You’ve worked hard to build a strong supply chain— you’ve negotiated for the best deals, you’ve cultivated relationships with your suppliers, your internal warehousing is well-balanced. For all intents and purposes, you are an engine of commerce, humming along efficiently. Would it surprise you to learn that could all come to a screeching halt tomorrow? And the culprit might not be anything that’s even crossed your radar if you don’t have a detailed supply chain risk mitigation plan in place. If you want to see how badly an unexpected wrench can bend the gears, you only need to look West.
Supply, Demand and the Roads Between
Ask a group of supply chain professionals to list off issues that could affect their output, and you’ll likely hear a similar chorus of material shortages and production delays. The industry focus on the step-before-us attitude shows that without a mitigation plan— a “plan B,” so to speak— in place for a supply chain, proactive problem solving won’t tend to reach back very far.
As Sam Jermy of Supply Chain Digital explained, the recent looming West Coast port shutdown in February 2015 was poised to affect both raw materials for suppliers and finished products for retailers. A dock worker’s strike brought shipments in and out of West Coast ports, a major shipping artery, to a halt and backed up production of nearly every industry imaginable in some measure.
Mid-sized companies that don’t expect direct deliveries from these ports might not have even considered that it could have an impact on their own operations. The moment they call a troubled supplier for an unfulfilled re-order, however, that dock closure problem lands squarely on their doorstep and bottom line. Without a secondary supplier or backup plan set up, they’ll not only lack the supplies or products their supplier has run out of, they’ll lack the time to do anything about it. Rivals that had been following the dock closure situation more closely will already have swooped in and cleaned out secondary market possibilities, leaving that example company in the lurch.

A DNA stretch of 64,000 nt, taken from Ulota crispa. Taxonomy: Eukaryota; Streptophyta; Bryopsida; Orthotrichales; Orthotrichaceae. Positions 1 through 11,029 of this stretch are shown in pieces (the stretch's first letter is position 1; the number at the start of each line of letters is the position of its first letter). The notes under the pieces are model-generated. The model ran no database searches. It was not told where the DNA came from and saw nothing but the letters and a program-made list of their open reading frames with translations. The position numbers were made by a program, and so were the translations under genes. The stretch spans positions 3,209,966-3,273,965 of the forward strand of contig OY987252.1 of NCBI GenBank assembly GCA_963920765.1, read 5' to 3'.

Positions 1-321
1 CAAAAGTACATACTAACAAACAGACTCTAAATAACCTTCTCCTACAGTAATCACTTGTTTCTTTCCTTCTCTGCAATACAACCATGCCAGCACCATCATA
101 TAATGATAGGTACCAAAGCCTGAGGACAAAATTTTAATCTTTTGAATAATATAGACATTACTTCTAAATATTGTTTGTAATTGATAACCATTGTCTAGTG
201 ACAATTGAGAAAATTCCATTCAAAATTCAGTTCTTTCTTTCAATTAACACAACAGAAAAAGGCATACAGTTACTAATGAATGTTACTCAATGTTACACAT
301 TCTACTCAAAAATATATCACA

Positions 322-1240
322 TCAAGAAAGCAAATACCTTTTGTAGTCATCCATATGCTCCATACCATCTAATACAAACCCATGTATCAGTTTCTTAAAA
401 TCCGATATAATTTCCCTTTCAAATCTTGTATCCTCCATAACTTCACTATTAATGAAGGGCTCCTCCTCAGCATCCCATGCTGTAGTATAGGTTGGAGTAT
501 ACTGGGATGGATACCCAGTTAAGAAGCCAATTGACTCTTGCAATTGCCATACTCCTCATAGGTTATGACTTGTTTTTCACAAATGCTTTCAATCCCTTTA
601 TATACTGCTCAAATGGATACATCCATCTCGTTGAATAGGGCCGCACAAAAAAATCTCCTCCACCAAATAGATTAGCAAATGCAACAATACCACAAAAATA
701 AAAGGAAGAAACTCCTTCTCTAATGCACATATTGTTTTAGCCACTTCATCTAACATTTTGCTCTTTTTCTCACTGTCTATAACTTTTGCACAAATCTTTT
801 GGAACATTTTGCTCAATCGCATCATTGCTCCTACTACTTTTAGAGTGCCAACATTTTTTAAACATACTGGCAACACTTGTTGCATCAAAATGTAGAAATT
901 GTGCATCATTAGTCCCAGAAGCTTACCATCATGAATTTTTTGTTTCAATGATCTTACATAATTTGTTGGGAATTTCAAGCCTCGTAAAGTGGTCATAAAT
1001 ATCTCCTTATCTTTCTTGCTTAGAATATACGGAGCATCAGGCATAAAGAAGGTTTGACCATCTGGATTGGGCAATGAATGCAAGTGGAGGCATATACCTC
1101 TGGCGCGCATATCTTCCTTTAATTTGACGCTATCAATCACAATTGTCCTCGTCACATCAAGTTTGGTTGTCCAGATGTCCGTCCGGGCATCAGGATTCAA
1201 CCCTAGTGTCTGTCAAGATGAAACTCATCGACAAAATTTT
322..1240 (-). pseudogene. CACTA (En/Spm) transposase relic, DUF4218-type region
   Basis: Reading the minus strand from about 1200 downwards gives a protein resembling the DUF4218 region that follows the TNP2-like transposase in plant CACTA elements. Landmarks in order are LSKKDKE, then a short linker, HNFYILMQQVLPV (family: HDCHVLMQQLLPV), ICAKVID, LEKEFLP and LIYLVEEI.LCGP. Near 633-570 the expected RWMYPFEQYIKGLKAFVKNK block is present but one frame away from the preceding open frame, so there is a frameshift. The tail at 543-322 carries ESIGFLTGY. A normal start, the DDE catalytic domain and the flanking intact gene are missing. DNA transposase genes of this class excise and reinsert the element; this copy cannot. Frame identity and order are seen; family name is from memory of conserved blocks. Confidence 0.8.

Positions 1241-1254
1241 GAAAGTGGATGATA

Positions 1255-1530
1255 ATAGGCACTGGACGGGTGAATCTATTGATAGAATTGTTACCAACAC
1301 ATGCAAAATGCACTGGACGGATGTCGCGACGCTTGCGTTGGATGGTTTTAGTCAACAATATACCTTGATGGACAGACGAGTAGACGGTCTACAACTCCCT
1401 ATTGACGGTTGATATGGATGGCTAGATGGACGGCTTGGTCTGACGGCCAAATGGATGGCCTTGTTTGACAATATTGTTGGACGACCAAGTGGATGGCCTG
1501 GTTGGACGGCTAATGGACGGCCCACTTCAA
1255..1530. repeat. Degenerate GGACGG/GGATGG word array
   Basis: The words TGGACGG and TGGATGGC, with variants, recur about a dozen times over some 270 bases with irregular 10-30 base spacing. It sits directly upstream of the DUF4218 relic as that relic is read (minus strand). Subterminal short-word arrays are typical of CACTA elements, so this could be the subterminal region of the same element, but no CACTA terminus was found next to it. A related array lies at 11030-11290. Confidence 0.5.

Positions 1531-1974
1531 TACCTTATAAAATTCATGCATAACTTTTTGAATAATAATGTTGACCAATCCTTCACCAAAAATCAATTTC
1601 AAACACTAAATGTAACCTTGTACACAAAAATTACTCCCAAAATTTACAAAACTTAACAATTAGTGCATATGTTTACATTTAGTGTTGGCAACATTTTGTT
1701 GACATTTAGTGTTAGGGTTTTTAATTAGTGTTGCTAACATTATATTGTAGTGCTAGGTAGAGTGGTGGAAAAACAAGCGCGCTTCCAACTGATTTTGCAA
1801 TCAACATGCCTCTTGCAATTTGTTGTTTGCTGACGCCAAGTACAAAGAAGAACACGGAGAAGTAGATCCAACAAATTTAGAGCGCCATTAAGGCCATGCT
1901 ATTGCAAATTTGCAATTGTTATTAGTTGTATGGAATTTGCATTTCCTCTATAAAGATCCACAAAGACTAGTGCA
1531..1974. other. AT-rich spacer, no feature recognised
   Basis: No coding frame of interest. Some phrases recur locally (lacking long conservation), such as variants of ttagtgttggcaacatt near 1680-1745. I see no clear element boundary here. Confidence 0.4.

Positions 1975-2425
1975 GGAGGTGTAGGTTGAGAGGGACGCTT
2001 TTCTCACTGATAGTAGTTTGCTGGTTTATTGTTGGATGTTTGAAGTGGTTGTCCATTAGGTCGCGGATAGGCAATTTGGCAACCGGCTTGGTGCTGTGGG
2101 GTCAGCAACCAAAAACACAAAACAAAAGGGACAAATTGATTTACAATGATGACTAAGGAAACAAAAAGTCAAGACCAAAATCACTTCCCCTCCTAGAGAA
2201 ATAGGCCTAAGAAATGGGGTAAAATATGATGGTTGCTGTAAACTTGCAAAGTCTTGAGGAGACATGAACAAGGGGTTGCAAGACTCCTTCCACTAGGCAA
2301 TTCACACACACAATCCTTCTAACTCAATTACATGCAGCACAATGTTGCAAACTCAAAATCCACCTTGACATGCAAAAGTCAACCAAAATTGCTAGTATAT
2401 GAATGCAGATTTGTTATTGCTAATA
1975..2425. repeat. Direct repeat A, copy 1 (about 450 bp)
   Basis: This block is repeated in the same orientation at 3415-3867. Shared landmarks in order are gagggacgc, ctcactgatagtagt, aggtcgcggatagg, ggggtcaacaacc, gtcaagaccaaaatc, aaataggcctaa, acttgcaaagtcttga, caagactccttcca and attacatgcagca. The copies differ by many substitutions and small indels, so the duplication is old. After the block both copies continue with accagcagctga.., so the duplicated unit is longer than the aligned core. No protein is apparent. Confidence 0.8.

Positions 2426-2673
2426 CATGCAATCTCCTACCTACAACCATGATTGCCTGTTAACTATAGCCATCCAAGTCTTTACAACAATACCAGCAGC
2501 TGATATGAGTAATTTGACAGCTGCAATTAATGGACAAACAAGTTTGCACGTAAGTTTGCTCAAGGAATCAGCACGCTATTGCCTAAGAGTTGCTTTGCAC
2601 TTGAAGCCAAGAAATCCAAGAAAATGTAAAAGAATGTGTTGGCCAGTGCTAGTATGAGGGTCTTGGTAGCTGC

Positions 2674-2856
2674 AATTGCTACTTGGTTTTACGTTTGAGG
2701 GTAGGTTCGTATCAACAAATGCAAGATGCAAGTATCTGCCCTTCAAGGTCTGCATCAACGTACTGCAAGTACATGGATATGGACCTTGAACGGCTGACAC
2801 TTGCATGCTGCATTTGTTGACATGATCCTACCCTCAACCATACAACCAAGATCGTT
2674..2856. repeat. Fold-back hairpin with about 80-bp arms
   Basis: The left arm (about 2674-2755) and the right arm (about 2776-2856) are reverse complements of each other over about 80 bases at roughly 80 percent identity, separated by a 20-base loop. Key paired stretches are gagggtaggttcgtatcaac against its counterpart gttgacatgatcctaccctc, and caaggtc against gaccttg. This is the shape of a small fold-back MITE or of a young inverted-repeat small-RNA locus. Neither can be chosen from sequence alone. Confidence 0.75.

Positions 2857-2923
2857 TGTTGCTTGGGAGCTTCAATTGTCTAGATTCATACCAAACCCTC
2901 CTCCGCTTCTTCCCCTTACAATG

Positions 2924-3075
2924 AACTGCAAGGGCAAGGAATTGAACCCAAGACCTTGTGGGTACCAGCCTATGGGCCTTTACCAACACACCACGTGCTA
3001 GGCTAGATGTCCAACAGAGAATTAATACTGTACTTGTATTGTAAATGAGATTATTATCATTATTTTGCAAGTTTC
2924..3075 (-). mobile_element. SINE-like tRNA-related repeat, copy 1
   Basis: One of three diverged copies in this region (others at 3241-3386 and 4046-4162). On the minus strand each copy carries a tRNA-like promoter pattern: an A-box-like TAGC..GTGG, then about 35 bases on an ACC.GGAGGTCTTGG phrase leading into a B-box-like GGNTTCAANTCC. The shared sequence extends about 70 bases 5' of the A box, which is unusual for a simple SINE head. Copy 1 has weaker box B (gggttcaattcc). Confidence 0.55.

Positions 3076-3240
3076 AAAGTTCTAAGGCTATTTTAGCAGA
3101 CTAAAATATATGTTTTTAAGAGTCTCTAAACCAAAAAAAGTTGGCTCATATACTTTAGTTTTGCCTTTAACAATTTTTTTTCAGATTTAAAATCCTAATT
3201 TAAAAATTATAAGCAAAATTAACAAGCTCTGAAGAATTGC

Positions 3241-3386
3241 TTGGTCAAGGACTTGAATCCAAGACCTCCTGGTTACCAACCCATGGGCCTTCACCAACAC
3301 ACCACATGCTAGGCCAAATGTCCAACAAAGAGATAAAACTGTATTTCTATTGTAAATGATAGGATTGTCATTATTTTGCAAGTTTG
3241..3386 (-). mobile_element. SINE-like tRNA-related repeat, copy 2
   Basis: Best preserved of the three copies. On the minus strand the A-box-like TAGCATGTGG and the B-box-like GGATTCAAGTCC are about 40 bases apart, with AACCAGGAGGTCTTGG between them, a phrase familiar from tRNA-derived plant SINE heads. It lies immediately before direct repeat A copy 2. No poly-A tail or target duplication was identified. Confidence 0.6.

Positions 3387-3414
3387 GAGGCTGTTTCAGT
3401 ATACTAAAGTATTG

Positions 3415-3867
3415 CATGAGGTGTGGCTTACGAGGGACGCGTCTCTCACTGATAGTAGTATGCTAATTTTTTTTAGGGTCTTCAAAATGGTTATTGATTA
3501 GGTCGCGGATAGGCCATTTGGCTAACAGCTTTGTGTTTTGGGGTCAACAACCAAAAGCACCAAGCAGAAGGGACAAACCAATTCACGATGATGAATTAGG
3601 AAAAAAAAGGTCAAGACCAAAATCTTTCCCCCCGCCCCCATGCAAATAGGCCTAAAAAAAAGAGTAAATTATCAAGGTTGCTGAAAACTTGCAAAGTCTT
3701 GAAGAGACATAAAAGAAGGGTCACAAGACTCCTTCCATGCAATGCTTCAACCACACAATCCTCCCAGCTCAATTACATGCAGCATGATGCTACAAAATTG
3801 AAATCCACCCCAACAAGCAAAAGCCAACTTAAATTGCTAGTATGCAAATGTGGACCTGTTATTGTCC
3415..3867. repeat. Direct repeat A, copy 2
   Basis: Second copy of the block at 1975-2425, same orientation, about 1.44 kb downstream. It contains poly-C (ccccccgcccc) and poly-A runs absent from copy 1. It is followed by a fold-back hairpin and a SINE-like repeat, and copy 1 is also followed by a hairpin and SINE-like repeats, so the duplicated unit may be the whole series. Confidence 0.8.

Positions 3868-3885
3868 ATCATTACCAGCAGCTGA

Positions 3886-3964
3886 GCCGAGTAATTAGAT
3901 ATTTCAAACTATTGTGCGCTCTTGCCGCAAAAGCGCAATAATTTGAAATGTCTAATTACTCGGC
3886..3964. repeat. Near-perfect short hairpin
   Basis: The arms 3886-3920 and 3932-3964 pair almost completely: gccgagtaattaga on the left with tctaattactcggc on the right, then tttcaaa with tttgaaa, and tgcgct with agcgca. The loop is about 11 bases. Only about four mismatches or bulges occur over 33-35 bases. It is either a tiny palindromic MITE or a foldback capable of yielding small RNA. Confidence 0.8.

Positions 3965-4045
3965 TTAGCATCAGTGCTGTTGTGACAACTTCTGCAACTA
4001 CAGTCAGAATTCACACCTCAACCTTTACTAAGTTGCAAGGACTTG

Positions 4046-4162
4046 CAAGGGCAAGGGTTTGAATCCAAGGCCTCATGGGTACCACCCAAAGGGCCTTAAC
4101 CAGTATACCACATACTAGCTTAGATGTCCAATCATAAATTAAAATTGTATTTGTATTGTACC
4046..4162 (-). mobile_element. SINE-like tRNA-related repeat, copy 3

A Plan C Is Just As Important
Say that example company was prudent, however, and had a secondary supplier waiting in the wings in case of stock shortages or shipping delays from their main provider. If that secondary supplier receives their shipments from the same ports, the company is still facing the same difficulties. If, however, a third alternative was waiting on the East Coast, where ports remained open, the production impact of the West Coast port shutdowns is at least partially or temporarily stemmed. More than just a direct supplier relationship should be considered, as well.
Mike McGinnis of Agriculture.com cautions that massive raw material suppliers of products like corn and soybeans are now considering moving away from the unpredictable West Coast ports entirely. Business Insider writer Akin Oyedele reminds us the dock shutdown is also visibly impacting the GDP. Extrapolated to non-food suppliers, this effect will ripple through supply chains until it starts shaking foundations of formerly stable businesses, emphasizing the need for supply chain risk mitigation.
No Business is Immune
No matter how small, tightly-planned or unique your business may be, it isn’t immune to shipment disruptions like the West Coast port shutdowns. Packaging, shipping services, wrapping, raw materials and more all likely have an overseas hand at some point, and that’s not a hand you want to scramble to replace if it vanishes. An impressive 40% of annual US imports come through West Coast ports, notes Shirin Ghaffary of Elementum, and that’s a number that’s just too high for any company to file under “not my problem.”
Supply chain risk mitigation isn’t about constantly fearing the worst case scenario— it’s about thinking creatively to stomp out the small problems before they grow big enough to damage workflow. If you don’t have a mitigation plan in place, don’t wait for another wide-scale closure to remind you. Start working on your plan B and plan C now so you can breathe easier if the sky is falling.
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